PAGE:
What Are the Best Tips for Passport Safety?

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  • Written By: Nicole Etolen
  • Edited By: M. C. Hughes
  • Last Modified Date: 21 October 2019
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A passport is one of the most valuable documents that a traveler carries, and keeping it safe is a top priority. The document is needed when entering and leaving a foreign country, and for identification purposes while in the country. The best tips for passport safety include keeping the document securely locked up, using a copy while traveling within the foreign country, and reporting a lost or stolen passport as soon as possible.

When not in use for travel, a good rule of thumb for passport safety is to keep it locked in a safe. If possible, the passport should be kept in a safety deposit box at a local bank or other financial institution, which keeps it safe from both thieves and disasters, such as fires or floods. If this is not possible, it should be kept in a home fireproof safe, preferably one that is well hidden.

Extra precautions should be taken on the days of travel, when the passport must be kept on hand for inspection. This is the ideal time for a thief to steal the document, and ensuring passport safety also ensures arriving at the final destination without major complications. If two or more people are traveling together, each should hold onto their own passport, as well as a copy of each of the other traveler’s document. A copy should also be placed in the suitcase and any carry-on luggage.


To ensure passport safety, the document should not be kept in an outer pocket or purse, as these are easy targets for pickpockets and thieves. Special passport holders, such as those that go around the neck or tuck inside the pants, are good options. If they must be kept in a purse, the purse should have a long strap so it can be worn across the body, and it should never be left unattended.

Once travelers reach their final destination, the passport should be kept in a hotel safe, either in room or at the front desk. For the remainder of the trip, a photocopy of the original document should be sufficient identification. Carrying the document on person in a foreign country may put passport safety at risk. It is easier to replace a lost photocopy than a lost passport.

Occasionally, despite following all the best passport safety tips, a passport is still lost or stolen. If this happens, it should be reported to the consulate of the traveler’s home country immediately. Having a photocopy of the original document can help speed up the process of replacing the passport.


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Post 3

It's important to know what your options are if your passport is stolen when you're overseas. Often if it is stolen, your wallet and money will be taken at the same time and that's a scary feeling.

I had mine stolen a year ago when I was traveling in Europe and it was terrifying. I managed to get back to my hotel and get online to put a hold on my credit cards, but I quickly realized that even if the thief hadn't managed to get much money off of me, by taking all my identification, he was leaving me with very few options.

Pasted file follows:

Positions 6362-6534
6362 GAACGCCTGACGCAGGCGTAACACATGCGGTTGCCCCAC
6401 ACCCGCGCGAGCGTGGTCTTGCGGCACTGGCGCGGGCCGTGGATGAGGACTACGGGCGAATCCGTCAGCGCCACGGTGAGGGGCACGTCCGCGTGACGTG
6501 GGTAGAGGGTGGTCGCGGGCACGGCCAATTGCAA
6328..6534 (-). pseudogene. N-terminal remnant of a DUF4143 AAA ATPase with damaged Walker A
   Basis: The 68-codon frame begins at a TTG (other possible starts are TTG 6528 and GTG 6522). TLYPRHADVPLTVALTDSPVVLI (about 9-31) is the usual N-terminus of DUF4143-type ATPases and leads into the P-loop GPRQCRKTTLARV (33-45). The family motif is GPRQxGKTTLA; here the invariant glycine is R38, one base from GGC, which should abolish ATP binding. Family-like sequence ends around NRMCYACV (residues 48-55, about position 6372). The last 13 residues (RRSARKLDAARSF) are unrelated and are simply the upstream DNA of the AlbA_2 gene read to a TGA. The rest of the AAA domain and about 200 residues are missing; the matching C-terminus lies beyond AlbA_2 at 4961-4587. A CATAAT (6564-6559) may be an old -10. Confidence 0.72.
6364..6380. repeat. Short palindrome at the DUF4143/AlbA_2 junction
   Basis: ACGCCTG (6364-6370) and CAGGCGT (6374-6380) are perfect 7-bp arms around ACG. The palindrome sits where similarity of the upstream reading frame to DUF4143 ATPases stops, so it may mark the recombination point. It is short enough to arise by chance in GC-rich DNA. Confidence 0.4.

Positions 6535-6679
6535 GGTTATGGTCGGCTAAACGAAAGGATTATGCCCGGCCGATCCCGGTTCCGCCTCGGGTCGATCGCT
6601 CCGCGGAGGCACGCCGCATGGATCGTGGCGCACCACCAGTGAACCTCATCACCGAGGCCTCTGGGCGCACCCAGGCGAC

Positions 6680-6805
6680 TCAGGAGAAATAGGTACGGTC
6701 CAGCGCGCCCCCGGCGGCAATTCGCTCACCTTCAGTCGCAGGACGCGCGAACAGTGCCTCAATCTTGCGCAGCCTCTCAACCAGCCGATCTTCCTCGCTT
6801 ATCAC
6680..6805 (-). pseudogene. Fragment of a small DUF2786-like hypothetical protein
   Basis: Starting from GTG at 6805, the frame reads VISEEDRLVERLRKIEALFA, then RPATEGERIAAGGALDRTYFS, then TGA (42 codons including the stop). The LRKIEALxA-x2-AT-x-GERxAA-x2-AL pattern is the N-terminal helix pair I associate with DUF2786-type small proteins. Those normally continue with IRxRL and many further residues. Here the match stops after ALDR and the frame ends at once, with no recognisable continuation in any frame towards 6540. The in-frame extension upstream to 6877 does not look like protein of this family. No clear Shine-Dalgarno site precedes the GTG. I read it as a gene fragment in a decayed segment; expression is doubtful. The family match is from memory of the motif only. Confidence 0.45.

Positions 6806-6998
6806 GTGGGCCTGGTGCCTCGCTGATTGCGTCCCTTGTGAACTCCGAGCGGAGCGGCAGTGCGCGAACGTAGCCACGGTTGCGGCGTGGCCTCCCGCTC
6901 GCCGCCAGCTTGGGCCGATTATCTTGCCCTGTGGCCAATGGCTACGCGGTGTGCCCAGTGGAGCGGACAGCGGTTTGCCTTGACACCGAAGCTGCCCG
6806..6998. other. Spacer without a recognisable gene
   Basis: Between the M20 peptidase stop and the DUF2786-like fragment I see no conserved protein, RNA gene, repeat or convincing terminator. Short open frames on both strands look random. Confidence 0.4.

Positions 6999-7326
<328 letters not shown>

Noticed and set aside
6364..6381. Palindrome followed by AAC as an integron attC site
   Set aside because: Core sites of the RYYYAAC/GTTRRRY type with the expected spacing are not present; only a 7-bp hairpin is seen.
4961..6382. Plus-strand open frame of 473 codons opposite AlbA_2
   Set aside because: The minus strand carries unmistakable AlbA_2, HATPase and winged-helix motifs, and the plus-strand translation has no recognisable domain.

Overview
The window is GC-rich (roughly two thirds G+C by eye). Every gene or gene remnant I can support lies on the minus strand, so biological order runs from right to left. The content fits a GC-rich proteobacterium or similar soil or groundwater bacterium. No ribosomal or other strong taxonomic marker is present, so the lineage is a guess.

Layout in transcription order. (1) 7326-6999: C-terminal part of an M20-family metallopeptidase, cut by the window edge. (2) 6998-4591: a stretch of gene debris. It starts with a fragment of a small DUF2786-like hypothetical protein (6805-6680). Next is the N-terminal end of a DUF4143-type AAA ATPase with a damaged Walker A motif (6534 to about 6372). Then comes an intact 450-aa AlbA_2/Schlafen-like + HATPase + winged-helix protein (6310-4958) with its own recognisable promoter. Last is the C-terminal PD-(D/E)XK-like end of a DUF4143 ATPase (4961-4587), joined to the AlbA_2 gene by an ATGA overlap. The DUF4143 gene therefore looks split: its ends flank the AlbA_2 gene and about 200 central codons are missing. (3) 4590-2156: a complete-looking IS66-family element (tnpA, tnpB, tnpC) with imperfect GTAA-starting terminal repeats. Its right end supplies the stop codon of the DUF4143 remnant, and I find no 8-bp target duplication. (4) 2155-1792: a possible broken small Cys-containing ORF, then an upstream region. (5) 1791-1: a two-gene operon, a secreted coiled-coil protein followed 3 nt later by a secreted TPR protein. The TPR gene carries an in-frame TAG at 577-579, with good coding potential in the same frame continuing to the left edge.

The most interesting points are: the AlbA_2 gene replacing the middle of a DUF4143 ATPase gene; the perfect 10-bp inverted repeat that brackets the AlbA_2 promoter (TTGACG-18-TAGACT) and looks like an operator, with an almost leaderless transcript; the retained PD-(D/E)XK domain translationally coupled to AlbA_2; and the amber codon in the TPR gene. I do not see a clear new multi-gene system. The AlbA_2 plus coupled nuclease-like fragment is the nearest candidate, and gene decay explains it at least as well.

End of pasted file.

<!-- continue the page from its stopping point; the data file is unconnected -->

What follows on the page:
I was fortunate that there was an embassy nearby and they were able to help me

and the hostel I was staying at was very kind as well. There isn't an embassy for every country in every city though, obviously and you might have all the money in the world in your bank account but without ID or credit cards you won't be able to access it.

So, always have a backup plan for losing your passport, or better yet, always keep your passport and your wallet in separate places whenever you can.

I've got into the habit of double checking that I've got everything every few minutes now when I'm traveling which can be annoying, but at least it keeps me safe.

Post 2
@Iluviaporos - If you are being mugged and the person wants your passport you are better off just giving it to them. If you look like a traveler, they are going to know that you have it on you somewhere. And a passport can be very valuable on the black market. I've heard that a good US passport can go for $10,000 or more.

That's not worth your life though. It's a hassle to replace them, but that's it. So, personally I think the best passport safety tip is to be prepared to give it up if you have to.

I've heard of people who have argued with muggers and been shot because they didn't cooperate. On the other hand, it's also a good idea to keep some cash on hand to give up if you have to, which might also keep you safe.

Post 1

One of the best secret pouches I've ever seen for hiding a passport when you're traveling is a trick belt. It just looks like an ordinary belt, perhaps a little bit wider than most, but it has a compartment which fits a passport and maybe a little bit of money as well.

The best thing about it is that no only will no one think to try and pickpocket you there (and they won't be able to do it, even if they did know about it) but even if you are mugged, you should still be able to keep your passport secure.

A mugger might think to look in ordinary secret pockets or in places like shoes, but they won't think of a trick belt because it's fairly unique.

I've only ever seen these in travel stores, as an accessory, but I'm sure you can get them online as well.

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